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Spirulina: A Budget Friendly Super Food and Answer to Food Scarcity

Monday, June 02, 2008 by: Barbara L. Minton
Tags: spirulina, health news, Natural News

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(NewsTarget) Spirulina just may be nature's most perfect food. These tiny blue green spiral coils harvest the energy of the sun and turn it into a treasure chest of bio-available nutrients. Designed by nature 3.6 billion years ago, these blue green algae were the generators of the oxygen found in our atmosphere which allowed all higher life forms to evolve. The single cells contained everything needed by life to evolve into the rich diversity we find on earth today.

Spirulina is a great wholefood, budget friendly alternative to isolated vitamins and minerals. It contains the most remarkable concentration of nutrients known in any food, plant, grain, or herb. It is 60% highly digestible vegetable protein, and contains the highest concentration of beta carotene, vitamin B-12, iron and trace minerals, and the rare essential fatty acid GLA so missing in people who weren't breast fed. It also contains popular glyconutrients in the form of polysaccharides. It has a balanced spectrum of amino acids, cleansing chlorophyll, and the blue pigment, phycocyanin.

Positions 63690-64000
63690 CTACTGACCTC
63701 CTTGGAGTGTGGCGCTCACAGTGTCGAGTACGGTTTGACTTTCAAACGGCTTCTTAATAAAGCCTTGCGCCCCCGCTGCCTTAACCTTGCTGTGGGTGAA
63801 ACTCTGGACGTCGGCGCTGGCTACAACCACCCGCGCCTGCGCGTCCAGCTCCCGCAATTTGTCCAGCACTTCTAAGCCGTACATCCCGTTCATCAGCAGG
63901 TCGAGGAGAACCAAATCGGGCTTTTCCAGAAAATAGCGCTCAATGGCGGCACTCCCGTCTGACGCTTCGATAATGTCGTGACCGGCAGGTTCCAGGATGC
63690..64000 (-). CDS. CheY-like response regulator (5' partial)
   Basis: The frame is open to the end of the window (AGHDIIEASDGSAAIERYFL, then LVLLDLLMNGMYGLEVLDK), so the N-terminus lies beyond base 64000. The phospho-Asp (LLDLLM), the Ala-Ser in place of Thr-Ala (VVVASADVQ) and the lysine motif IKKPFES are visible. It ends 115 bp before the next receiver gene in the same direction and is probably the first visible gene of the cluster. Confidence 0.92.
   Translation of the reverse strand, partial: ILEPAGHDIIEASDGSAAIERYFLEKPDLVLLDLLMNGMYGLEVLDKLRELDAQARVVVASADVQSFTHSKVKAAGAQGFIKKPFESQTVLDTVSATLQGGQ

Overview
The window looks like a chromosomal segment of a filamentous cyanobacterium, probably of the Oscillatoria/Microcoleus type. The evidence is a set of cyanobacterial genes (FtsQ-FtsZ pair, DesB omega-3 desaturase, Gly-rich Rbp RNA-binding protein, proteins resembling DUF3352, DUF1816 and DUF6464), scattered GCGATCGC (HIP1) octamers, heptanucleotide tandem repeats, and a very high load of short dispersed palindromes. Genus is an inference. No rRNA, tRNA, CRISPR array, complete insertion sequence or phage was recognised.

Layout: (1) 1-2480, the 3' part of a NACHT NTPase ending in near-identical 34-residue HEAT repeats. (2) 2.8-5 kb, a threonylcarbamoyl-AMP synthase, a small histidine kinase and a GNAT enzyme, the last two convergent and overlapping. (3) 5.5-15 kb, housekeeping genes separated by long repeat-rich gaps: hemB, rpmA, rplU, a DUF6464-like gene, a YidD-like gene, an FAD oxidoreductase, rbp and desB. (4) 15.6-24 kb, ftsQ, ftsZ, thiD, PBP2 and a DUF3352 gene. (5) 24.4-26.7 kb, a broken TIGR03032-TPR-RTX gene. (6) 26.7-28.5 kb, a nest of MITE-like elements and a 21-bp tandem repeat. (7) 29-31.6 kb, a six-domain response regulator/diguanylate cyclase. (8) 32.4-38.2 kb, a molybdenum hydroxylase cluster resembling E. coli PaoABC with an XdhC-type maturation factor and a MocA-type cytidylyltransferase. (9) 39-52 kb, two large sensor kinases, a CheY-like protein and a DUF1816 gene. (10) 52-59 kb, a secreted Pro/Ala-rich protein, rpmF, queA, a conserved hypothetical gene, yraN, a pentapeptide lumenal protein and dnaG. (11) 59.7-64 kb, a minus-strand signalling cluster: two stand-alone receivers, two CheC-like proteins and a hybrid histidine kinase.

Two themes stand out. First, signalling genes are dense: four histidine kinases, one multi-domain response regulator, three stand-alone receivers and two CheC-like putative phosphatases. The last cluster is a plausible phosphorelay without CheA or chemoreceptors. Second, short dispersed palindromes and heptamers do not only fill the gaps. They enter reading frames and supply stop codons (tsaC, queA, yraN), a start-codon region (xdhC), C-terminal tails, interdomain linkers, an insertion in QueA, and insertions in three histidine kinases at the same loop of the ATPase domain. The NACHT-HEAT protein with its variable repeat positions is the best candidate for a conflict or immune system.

Spirulina has a long history of safe usage. The Aztecs consumed spirulina in Mexico over five centuries ago. Indigenous people consume spirulina today. For the past 20 years, millions of people around the world have used spirulina as a food supplement to their diets. The United Nations and the World Health Organization recommend spirulina as safe and nutritious for children. Spirulina can be cultivated in a pure culture, away from contaminants.